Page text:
Alex Frew McMillan is a widely respected and experienced foreign correspondent, having spent more than two decades as a business reporter, feature writer and editor, the last 10 years spent specializing in real-estate coverage. He has worked for some of the most prestigious global media organisations, including CNN, as a business reporter, and Reuters, as the Asia real-estate correspondent.
As a free-lancer, he has written regularly for The New York Times, and is a contributor to TheStreet.com and Forbes. He has also written the occasional piece for publications such as The Wall Street Journal, the Financial Times, The Australian, the Economist Intelligence Unit and CNBC.
He covered the September 11, 2001 attacks for CNN, writing the first reaction to the disaster from governments around the world, and wrote a series of well-regarded stories about greater China’s property slowdown for Reuters. His real-estate coverage has explained the importance of property trends for institutional investors as well as for individual property owners. He also covered the hedge-fund industry for six years and has focused on alternative as well as personal finance.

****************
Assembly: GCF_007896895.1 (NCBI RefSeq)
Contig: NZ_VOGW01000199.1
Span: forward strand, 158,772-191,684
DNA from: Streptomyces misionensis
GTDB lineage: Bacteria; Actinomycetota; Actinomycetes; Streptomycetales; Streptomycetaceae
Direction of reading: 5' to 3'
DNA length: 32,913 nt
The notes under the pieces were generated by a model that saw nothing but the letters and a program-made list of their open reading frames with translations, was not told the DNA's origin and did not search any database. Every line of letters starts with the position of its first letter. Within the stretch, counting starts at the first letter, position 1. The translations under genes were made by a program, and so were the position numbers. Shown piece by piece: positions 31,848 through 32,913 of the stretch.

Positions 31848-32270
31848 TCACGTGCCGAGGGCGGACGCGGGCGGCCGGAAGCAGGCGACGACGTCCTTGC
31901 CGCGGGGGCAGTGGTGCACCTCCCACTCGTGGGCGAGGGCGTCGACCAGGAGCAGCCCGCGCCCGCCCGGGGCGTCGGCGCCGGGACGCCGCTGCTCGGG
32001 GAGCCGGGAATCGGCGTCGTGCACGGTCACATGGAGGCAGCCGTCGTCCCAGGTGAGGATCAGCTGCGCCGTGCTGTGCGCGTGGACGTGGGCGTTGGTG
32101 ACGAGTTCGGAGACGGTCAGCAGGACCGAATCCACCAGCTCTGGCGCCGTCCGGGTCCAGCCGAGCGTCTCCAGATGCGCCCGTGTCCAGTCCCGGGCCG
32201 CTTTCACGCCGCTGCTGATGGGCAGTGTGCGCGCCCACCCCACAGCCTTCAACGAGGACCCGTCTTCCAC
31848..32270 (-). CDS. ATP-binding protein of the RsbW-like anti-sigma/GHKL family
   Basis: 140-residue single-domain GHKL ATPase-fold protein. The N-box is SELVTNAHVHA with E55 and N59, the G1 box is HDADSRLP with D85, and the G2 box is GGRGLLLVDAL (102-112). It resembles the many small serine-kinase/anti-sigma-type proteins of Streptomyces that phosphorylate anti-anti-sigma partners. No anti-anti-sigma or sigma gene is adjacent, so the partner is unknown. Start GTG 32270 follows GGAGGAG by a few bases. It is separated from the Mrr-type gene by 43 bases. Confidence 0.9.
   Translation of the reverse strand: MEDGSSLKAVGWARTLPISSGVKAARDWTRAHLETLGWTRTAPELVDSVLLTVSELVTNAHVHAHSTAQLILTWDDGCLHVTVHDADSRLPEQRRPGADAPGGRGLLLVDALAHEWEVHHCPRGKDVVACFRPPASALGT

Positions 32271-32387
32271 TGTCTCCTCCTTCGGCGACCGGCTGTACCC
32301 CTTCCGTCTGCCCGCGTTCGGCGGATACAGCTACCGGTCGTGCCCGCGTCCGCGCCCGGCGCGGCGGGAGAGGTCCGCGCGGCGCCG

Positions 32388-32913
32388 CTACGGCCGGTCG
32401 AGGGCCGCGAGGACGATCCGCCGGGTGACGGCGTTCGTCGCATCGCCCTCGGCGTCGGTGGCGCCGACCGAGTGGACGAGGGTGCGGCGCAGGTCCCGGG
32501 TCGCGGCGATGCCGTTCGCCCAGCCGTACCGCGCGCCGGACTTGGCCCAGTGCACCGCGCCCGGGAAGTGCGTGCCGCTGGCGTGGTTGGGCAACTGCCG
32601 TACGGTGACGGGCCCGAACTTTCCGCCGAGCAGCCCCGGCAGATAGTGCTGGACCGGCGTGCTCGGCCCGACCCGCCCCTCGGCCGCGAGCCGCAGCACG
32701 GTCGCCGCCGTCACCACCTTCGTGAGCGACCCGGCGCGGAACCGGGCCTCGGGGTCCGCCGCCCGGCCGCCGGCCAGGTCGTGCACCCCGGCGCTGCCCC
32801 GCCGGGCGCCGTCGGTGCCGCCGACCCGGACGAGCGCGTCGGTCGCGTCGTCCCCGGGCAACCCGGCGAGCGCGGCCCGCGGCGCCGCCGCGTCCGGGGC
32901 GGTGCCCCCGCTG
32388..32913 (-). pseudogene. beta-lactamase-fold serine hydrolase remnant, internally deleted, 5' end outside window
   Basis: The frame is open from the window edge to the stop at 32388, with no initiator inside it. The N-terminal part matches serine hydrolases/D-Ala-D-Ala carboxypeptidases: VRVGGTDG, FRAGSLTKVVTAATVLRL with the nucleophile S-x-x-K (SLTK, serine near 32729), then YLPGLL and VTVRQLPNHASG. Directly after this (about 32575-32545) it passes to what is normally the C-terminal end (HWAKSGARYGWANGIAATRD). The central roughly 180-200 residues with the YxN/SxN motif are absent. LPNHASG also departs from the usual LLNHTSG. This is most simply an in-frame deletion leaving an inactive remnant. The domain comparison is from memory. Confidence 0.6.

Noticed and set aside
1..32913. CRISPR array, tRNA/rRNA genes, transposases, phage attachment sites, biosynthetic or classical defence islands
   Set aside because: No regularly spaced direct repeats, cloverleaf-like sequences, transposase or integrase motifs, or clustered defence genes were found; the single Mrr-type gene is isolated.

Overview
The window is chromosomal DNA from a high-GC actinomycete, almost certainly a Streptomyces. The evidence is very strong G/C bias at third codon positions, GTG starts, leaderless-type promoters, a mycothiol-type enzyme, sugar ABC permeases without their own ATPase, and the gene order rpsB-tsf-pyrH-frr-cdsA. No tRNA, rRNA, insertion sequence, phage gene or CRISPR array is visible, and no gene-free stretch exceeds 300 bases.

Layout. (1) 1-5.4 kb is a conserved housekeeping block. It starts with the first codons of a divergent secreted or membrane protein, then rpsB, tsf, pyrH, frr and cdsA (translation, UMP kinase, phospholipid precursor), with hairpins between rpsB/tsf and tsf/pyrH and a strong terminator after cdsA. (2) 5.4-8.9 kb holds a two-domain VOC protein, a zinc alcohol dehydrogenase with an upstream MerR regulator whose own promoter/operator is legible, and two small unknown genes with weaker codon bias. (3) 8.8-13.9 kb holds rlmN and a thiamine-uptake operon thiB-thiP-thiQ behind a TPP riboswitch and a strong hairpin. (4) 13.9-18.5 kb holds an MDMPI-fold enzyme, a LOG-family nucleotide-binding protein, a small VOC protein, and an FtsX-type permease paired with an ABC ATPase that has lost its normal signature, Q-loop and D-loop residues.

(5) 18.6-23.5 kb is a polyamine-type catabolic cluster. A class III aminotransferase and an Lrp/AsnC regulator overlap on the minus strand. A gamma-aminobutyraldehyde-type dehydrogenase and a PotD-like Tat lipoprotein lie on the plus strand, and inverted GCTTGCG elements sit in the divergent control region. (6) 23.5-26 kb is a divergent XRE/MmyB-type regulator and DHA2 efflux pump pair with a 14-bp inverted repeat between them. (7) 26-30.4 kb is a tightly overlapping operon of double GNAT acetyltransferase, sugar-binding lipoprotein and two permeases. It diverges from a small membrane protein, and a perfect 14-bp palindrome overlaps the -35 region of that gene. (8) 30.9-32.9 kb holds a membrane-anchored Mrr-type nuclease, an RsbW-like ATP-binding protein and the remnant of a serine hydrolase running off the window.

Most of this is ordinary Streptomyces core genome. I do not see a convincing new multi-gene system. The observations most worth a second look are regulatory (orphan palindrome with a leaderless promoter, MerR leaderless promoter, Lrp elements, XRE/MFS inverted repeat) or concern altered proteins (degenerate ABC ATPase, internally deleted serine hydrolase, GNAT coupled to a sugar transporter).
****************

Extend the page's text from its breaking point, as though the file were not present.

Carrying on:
Since moving to Hong Kong from New York City 15 years ago, he has devoted himself to coverage of Asia, writing magazine stories and analysis pieces for Asian Investor, the South China Morning Post and the Straits Times, as well as many magazines. He has also made numerous appearances on both television and radio to discuss his work.
With a South African father and British mother, he took up a Morehead Scholarship to study in the United States, one of the best-known merit scholarships in the country, offered to candidates considered to have leadership potential.
He graduated with a degree in Journalism and English from the University of North Carolina at Chapel Hill, with honors and distinction, and serves as co-chairman of the university's alumni association in Hong Kong. Besides reporting, he is also an avid tennis player, snowboarder and scuba diver, and is a PADI-certified divemaster.
Wynn aborted talks to acquire Australia's largest casino operator when word of the negotiations leaked, but observers think a deal still may happen.
The late Cho patriarch is the first member of any founding family of one of Korea's all-powerful chaebol conglomerates to be removed from power by shareholder action.
India's property market is increasingly institutionalized, and now it's available to retail investors, too.
Asia, outside China, is going to have to stand on its own two feet while China and the United States get their complicated dance partnership sorted out.
The Japanese people are looking forward with optimism to the Reiwa age.
The talks have done nothing to disrupt the headstrong rally in Chinese stocks that has run all year.
The tech giant makes up such a large part of the Korean stock index that its woes can't help but be a drag on the market as a whole.
Thailand's elections has done little to clear away any of that fog obscuring investors' vision.
Sunday's elections in Thailand have the potential to provide a big boost to the nation's economy - and to Thai stocks as well.
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